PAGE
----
À la Frontière des Ténèbres : L'Énigmatique Abbé Boullan et ses Liens Controversés avec le Satanisme-RELICS

On the Border of Darkness: The Enigmatic Abbé Boullan and His Controversial Links to Satanism

In 1824, Joseph-Antoine Boullan was born, born in the peaceful village of Saint-Porquier, located in the department of Tarn-et-Garonne. The details of his childhood remain rather discreet, with the exception of his early commitment to the path of spirituality. Having brilliantly completed his academic career at the Montauban seminary, this young man was then sent to Rome to pursue doctoral studies in theology.

In this place, he will join the Congregation of the Precious Blood, engaging in acts of bloody self-flagellation with the aim of “doing penance for the people”. After his return to France, Joseph-Antoine Boullan established his residence at the Trois-Épis convent in Alsace. Attracted by mystical studies and neo-spiritualism, the young man developed a keen interest in supernatural phenomena.

In 1853, he began translating The Divine Life of the Holy Virgin, an activity that he frequently reproduced by publishing other pious works once established in Paris. Until now, few elements oppose the image of this priest who seems devoted to “suffering for others”. However, the perverse nature of his practices was revealed when he founded the religious congregation of the Work of Reparation.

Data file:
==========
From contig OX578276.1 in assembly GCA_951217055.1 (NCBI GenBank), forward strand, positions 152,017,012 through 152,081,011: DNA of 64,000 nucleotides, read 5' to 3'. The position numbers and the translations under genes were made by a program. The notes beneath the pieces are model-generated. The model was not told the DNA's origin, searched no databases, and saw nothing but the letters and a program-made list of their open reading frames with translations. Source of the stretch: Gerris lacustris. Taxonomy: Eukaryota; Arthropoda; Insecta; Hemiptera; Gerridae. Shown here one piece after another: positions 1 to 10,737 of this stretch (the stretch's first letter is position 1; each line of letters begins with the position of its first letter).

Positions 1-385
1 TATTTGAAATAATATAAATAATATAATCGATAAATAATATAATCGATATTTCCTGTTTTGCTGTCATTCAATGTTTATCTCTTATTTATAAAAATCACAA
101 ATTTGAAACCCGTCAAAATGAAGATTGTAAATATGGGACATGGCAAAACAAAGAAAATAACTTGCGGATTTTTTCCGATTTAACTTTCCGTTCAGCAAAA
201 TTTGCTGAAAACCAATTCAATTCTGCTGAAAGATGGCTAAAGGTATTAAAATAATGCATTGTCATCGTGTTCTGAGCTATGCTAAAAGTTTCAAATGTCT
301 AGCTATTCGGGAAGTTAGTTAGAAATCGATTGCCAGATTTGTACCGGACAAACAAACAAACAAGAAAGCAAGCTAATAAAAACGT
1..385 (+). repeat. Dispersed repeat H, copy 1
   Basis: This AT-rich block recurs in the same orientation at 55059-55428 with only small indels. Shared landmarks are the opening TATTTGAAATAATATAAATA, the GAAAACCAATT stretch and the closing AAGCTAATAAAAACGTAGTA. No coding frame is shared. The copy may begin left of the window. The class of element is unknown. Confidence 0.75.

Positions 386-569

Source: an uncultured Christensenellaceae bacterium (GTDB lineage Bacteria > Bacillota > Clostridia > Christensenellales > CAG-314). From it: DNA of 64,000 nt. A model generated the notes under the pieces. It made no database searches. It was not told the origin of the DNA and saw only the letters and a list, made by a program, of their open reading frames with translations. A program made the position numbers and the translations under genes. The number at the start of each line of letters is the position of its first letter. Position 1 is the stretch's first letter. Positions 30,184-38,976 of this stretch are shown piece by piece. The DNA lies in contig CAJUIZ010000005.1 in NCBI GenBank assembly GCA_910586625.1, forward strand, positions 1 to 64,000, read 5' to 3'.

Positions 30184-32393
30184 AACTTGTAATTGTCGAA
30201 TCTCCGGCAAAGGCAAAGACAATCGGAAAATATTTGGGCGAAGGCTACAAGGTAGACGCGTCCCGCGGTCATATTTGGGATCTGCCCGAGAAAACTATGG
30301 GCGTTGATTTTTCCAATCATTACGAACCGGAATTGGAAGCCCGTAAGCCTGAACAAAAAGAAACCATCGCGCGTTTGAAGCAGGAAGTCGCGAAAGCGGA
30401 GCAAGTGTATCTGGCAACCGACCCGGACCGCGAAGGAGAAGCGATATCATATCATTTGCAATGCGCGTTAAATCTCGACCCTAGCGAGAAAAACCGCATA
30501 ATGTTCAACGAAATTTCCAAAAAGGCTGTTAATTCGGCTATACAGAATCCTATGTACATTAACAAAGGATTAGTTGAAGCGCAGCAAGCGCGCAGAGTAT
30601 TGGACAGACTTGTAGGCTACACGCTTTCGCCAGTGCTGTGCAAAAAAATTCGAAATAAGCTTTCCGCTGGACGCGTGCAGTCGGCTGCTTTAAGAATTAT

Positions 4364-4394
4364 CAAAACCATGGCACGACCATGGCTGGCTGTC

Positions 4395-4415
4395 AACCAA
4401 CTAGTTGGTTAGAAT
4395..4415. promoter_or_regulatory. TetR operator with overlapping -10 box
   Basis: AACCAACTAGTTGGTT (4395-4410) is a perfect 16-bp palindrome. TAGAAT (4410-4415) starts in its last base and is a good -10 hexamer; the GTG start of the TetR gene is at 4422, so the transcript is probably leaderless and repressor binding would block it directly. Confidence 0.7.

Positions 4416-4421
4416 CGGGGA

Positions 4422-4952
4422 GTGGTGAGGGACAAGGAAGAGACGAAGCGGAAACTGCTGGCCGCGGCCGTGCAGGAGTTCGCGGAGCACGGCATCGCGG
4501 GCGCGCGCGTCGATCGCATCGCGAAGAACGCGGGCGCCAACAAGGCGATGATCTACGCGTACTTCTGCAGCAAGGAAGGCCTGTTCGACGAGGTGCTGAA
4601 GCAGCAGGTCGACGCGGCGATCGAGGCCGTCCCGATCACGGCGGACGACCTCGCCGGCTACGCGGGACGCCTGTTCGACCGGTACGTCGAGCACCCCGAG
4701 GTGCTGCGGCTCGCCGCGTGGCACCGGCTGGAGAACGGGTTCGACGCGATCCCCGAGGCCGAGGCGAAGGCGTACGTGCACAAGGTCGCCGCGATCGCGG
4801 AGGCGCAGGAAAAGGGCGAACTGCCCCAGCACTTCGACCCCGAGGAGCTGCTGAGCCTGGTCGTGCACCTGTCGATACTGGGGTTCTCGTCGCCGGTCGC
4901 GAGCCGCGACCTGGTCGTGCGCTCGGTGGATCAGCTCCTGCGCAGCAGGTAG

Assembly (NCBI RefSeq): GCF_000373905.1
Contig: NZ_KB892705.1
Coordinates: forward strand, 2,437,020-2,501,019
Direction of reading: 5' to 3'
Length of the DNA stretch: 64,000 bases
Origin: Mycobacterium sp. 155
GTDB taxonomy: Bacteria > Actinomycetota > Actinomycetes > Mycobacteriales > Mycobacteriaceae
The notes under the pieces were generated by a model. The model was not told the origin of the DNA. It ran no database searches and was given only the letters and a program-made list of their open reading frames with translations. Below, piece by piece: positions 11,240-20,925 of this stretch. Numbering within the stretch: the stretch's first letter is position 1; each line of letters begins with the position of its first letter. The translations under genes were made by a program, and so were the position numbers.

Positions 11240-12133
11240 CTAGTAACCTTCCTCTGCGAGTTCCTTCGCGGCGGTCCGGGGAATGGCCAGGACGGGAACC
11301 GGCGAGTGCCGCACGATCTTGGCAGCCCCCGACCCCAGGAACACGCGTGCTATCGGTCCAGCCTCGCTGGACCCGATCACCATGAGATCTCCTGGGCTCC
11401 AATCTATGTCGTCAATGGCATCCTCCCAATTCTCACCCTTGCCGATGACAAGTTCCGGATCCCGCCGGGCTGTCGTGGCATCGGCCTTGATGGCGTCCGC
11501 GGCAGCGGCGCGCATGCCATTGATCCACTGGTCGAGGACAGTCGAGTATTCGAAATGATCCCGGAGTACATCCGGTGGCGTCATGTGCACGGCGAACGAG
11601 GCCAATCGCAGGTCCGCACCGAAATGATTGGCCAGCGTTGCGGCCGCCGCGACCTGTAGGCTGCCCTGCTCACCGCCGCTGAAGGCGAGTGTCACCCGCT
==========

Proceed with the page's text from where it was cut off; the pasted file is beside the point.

Exorcism ritual and use of hosts impregnated with blood.

Frequently asked to perform exorcisms on nuns facing psychological problems, Father Boullan established a link with Adèle Chevalier, a formerly blind nun who miraculously regained her sight after her visit to the Alpine sanctuary of La Salette. Together, in 1859, they founded the Œuvre de la Réparation in Sèvres, secretly maintaining an affair.

Although temporarily authorized by the Bishop of Versailles, the congregation quickly attracted attention. In order to "exorcise evil", Joseph-Antoine Boullan and Adèle Chevalier engage in scandalous practices with the nuns. Testimonies reported that the priest spit in the nuns' mouths, made them drink his urine sometimes mixed with that of Sister Adèle , and smeared them with poultices made from fecal matter, allegedly in order to treat them.